Another theory in the making effects children who have certain genetic markers, such as elevated levels of D8/17 antibodies, and at some point have come down with a case of streptococcal infection. When their bodies try to combat the illness in an autoimmune response, a case of “molecular mimicry” occurs. In this phenomenon, “antistreptococcal antibodies cross-react with basal ganglia proteins, triggering an inflammatory response [to] [produce] the symptoms of Sydenham’s chorea” (Arnold 1353-54). The antibodies are basically unable to differentiate between the brain cells and the streptococcal ones. This course of illness ultimately may lead some children to become obsessive-compulsive based on the location of inflammation and damage to brain cells. The U.S. National Institute of Mental Health has termed this as “pediatric autoimmune neuropsychiatric disorders associated with streptococcal infections” respectively (PANDAS) (Arnold 1354).

Duke University researchers using mice might have unleashed another piece of the overall puzzle as well. Using genetically engineered mice they eliminated a specific gene known as SAPAP3 which encodes for a particular protein. Without this protein the mice began exhibiting OCD –like behaviors. They were grooming and scratching themselves to the point that they were bald in some areas and had rubbed their skin raw. Furthermore, the researchers noticed a certain type of energy they claimed to be the symptom of anxiety just as can even be seen in individuals with OCD. As done with humans with OCD, they gave the mice SSRI’s and saw improvement in their behaviors. To a great degree researchers have been baffled by this disease because they have been unable to replicate it in any animal model. For that reason this has made many within the medical community excited about the possibilities of solving the psychological phenomenon that plagues people from all across the world similarly (“Mice” 7).    

After discussing the possible theories being attributed to the disorder, it is likewise important to talk about the science behind treating the disorder. The most prevalent treatment from a biological standpoint is prescribing a selective serotonin reuptake inhibitor (SSRI). As the name implies, this line of medications keep the serotonin within the synaptic gap rather than being absorbed back into the neuron it released from. Thus, the serotonin molecules have a greater probability of attaching to the dendrite of another neuron and starting an action potential. This is important because “serotonin is known to be one of the chemical messengers in the pathway between the basal ganglia and the frontal cortex” (Harvard 19). The increase in nerve impulses throughout this part of the brain has been clinically shown to damper the effect of OCD on an individual. Common SSRI’s that the FDA indorses for the treatment of OCD are Prozac, Luvox, Zoloft, Paxil, and Anafranil (McGrath 168-69).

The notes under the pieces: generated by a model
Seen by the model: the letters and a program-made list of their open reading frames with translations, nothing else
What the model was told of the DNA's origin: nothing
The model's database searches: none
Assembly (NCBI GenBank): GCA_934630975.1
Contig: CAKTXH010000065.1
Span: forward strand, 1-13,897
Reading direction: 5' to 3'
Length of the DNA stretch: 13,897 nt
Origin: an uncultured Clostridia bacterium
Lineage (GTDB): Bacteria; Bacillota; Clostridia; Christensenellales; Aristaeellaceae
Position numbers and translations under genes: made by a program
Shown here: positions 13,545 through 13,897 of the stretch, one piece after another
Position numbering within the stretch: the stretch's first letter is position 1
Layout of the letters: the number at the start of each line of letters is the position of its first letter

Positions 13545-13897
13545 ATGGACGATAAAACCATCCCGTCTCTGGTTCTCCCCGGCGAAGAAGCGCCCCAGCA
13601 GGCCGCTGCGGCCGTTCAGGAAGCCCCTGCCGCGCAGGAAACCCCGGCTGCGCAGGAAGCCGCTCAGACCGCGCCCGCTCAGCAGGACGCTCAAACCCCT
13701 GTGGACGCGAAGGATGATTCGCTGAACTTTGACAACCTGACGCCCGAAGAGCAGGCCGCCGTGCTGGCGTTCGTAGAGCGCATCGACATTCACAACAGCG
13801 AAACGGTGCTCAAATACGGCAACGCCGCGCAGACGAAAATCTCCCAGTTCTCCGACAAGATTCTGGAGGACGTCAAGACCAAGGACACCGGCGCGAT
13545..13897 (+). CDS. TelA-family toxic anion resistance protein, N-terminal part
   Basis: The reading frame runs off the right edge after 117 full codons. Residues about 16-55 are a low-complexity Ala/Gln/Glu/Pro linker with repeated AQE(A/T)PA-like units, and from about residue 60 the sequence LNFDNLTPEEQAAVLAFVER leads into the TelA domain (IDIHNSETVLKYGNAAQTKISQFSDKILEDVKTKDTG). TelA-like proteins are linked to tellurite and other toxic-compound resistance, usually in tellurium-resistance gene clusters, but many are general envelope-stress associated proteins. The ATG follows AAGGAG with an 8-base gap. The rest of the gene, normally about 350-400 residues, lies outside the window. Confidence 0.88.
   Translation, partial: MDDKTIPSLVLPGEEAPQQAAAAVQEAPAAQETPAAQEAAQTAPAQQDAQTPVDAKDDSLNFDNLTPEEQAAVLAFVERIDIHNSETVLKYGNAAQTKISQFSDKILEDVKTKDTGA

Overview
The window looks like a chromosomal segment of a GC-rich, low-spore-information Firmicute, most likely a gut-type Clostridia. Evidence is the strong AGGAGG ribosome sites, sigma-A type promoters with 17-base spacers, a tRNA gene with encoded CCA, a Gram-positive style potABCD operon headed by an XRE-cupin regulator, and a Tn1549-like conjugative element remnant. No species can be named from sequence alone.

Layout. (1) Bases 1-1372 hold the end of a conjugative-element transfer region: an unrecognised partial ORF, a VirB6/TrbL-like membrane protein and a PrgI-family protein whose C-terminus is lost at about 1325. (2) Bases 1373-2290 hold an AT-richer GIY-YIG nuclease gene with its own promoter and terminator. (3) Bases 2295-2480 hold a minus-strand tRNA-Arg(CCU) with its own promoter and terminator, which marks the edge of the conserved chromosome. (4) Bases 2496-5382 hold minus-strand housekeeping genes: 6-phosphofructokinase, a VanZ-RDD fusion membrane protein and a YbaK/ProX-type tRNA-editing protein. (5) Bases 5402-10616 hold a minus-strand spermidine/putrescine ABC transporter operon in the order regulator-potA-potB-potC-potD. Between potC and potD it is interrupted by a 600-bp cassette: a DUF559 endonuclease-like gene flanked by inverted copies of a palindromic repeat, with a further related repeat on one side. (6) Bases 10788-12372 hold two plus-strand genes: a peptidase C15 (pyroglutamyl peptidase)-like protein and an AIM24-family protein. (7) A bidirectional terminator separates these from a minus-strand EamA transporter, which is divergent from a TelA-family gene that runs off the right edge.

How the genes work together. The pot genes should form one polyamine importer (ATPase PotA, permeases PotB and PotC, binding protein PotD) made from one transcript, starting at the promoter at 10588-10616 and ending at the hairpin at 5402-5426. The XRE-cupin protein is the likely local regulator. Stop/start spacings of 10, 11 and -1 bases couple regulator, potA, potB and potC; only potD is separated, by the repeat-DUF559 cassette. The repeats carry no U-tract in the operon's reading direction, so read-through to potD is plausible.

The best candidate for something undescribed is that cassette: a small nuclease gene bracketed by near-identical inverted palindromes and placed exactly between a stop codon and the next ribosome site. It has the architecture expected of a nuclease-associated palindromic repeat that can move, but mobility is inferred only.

All and all, Obsessive-Compulsive Disorder is a very intricate and troublesome disorder to deal with. When most people would not give something a second thought, people with OCD may spend hours on end ruminating about it. OCD ranges all across a variety of subject matters. Thought patterns may be around washing and cleanliness, hoarding, checking, order and symmetry, scrupulosity, and aggression (McGrath 6-7). Behaviors exhibited by individuals with OCD are not only hard for society to understand, but the disorder has dumbfounded professionals as well. Medical researchers have begun to try to unlock the secrets of this disorder pieces at a time. Then it follows that major discoveries are on the horizon because as of now, there are only medications and cognitive behavioral therapies that do progress to a certain point, but even then there is always the risk of relapse. Furthermore, the searching OCD patients have to go through just to find a medication or therapy concept that alleviates a mere fraction of the pain and suffering imposed on them along with the destruction it can bring to their lives, makes breakthroughs in research a daunting task to undertake. However, as the old saying goes “knowledge is power;” meaning that the more people who open the doors to discussing OCD without judgment and spend time researching it, the more likely society can continue to build on the knowledge it has ascertained to bring a hopeful outlook for the future of people everywhere who have to struggle with this nasty cruel disorder.  

Works Cited

Abramowitz, Jonathon S. Obsessive-Compulsive Disorder: Advances in Psychotherapy. St. Louis: Hogrefe & Huber, 2006. Print.

Arnold, Paul D., and Margaret A. Richter. “Is Obsessive-Compulsive Disorder an Autoimmune Disease.” Canadian Medical Association Journal 165.10 (2001): 1353-57. EBSCOhost. Web. 18 Nov. 2010.

Krumme, Gregg M. “Structure of the Central Nervous System .” Missouri State University. Springfield, MO. 10 Feb. 2009. Lecture.

McGrath, Patrick B. The OCD Answer Book. Naperville, IL: Sourcebooks, 2007.. Print.

“Mice Provide New Clues About Obsessive-Compulsive Disorder.” Harvard Mental Health Letter 24.6 (2007): 7. Academic Search Elite.  Web. 18 Nov. 2010.

“Obsessive-Compulsive Disorder–Part II.” Harvard Mental Health Letter 15.5 (1998): 19 pars. EBSCOhost. Web. 18 Nov. 2010.

Rauch, Scott L., Gabriela Corá-Locatelli, and Benjamin D. Greenberg. “Pathogenesis of Obsessive-Compulsive Disorder.” Textbook of Anxiety Disorders. Eds. Dan J. Stein, and Eric Hollander.  Washington D.C.: American Psychiatric Publishing, 2002. 191-202. Print.